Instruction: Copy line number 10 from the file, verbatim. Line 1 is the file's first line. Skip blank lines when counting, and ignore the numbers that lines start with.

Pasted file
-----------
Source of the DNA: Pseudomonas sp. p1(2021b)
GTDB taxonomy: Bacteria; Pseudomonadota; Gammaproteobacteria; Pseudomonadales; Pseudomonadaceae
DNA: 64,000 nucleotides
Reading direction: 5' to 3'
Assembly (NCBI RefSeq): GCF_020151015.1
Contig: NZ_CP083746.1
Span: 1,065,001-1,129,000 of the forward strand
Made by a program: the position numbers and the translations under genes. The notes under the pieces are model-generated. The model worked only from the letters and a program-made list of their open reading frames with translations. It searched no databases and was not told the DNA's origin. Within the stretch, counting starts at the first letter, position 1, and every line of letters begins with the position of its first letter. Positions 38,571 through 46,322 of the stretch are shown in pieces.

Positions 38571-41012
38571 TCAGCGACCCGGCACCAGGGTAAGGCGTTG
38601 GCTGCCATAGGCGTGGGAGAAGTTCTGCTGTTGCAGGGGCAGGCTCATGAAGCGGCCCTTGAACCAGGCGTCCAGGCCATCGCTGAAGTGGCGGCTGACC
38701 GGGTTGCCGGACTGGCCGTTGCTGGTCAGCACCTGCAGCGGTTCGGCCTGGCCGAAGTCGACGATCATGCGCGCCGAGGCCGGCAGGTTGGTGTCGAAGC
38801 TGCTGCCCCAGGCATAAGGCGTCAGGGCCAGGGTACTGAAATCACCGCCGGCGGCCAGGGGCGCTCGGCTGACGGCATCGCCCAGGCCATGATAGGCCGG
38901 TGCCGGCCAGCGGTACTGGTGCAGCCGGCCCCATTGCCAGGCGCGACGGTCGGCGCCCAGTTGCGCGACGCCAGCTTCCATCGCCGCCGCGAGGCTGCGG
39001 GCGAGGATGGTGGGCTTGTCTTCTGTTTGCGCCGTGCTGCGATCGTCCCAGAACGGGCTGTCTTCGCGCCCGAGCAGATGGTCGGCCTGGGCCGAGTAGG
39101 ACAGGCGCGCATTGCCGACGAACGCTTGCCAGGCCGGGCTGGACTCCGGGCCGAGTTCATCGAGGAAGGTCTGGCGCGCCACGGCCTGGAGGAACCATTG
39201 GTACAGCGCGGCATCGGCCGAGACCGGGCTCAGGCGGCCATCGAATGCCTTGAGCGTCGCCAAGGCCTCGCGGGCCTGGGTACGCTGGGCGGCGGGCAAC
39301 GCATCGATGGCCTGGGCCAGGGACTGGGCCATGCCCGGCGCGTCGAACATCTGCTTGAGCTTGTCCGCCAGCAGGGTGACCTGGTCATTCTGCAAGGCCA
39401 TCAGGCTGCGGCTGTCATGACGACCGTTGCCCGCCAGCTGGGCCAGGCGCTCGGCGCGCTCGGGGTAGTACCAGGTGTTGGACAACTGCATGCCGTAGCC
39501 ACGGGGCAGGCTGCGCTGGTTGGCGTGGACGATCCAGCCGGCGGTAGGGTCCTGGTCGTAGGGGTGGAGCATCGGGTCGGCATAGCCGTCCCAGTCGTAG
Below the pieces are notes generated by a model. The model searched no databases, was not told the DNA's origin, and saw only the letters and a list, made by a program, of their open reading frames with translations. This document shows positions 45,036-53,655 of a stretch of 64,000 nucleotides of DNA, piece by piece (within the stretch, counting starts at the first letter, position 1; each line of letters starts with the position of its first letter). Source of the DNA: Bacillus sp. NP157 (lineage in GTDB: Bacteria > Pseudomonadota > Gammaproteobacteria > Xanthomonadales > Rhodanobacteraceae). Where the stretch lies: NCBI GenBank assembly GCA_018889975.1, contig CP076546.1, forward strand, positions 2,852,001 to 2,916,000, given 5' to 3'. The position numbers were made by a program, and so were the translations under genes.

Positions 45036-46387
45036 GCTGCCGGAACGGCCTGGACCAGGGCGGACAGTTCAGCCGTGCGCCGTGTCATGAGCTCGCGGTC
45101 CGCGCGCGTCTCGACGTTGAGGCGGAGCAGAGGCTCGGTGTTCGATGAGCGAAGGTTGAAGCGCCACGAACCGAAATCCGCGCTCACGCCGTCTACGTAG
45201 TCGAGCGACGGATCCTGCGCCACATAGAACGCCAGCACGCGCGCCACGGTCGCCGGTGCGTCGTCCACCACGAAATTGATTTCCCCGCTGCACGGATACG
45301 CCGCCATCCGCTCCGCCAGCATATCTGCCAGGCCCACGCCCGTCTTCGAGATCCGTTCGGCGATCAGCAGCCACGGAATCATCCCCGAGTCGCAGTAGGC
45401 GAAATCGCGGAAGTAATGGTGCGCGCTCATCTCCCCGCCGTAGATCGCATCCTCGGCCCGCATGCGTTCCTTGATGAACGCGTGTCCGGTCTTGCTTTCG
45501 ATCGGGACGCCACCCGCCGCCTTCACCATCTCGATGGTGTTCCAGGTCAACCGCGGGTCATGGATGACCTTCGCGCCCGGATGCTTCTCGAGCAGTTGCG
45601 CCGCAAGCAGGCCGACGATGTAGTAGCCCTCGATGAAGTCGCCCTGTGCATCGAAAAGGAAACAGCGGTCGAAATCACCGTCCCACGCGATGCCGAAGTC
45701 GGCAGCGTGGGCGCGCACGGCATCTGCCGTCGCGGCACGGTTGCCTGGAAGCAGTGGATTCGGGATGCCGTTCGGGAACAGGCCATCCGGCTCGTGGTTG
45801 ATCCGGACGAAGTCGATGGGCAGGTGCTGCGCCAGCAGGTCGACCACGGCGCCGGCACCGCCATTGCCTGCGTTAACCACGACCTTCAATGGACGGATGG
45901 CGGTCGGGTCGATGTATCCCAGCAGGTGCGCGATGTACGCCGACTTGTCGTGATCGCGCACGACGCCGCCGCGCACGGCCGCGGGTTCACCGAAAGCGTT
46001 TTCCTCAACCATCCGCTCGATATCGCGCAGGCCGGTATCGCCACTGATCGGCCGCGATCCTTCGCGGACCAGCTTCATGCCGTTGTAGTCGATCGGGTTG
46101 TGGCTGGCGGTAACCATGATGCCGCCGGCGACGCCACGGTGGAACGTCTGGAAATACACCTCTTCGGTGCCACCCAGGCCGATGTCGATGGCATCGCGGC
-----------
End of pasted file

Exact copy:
38571 TCAGCGACCCGGCACCAGGGTAAGGCGTTG